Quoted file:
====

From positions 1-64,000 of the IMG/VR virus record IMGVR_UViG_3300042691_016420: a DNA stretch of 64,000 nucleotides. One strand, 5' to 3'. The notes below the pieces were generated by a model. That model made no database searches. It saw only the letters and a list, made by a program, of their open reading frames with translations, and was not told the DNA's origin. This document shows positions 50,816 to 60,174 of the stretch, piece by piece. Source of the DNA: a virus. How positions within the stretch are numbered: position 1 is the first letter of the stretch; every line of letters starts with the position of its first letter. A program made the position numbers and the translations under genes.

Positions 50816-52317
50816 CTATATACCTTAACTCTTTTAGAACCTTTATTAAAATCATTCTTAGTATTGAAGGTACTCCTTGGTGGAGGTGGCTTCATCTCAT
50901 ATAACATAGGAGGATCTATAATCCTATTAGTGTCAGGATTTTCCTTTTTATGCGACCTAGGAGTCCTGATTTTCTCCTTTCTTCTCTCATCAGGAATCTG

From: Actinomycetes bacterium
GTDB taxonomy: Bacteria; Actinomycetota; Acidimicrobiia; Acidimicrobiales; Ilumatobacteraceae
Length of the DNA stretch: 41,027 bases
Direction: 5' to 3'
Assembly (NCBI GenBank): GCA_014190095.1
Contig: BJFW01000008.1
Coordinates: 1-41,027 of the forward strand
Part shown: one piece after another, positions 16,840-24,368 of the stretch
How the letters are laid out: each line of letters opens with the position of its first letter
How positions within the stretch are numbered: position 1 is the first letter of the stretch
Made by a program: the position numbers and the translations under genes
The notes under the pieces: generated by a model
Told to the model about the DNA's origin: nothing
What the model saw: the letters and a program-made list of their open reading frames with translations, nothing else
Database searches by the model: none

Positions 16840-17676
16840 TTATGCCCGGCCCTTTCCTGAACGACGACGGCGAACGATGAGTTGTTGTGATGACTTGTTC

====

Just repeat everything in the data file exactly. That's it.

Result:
From positions 1-64,000 of the IMG/VR virus record IMGVR_UViG_3300042691_016420: a DNA stretch of 64,000 nucleotides. One strand, 5' to 3'. The notes below the pieces were generated by a model. That model made no database searches. It saw only the letters and a list, made by a program, of their open reading frames with translations, and was not told the DNA's origin. This document shows positions 50,816 to 60,174 of the stretch, piece by piece. Source of the DNA: a virus. How positions within the stretch are numbered: position 1 is the first letter of the stretch; every line of letters starts with the position of its first letter. A program made the position numbers and the translations under genes.

Positions 50816-52317
50816 CTATATACCTTAACTCTTTTAGAACCTTTATTAAAATCATTCTTAGTATTGAAGGTACTCCTTGGTGGAGGTGGCTTCATCTCAT
50901 ATAACATAGGAGGATCTATAATCCTATTAGTGTCAGGATTTTCCTTTTTATGCGACCTAGGAGTCCTGATTTTCTCCTTTCTTCTCTCATCAGGAATCTG

From: Actinomycetes bacterium
GTDB taxonomy: Bacteria; Actinomycetota; Acidimicrobiia; Acidimicrobiales; Ilumatobacteraceae
Length of the DNA stretch: 41,027 bases
Direction: 5' to 3'
Assembly (NCBI GenBank): GCA_014190095.1
Contig: BJFW01000008.1
Coordinates: 1-41,027 of the forward strand
Part shown: one piece after another, positions 16,840-24,368 of the stretch
How the letters are laid out: each line of letters opens with the position of its first letter
How positions within the stretch are numbered: position 1 is the first letter of the stretch
Made by a program: the position numbers and the translations under genes
The notes under the pieces: generated by a model
Told to the model about the DNA's origin: nothing
What the model saw: the letters and a program-made list of their open reading frames with translations, nothing else
Database searches by the model: none

Positions 16840-17676
16840 TTATGCCCGGCCCTTTCCTGAACGACGACGGCGAACGATGAGTTGTTGTGATGACTTGTTC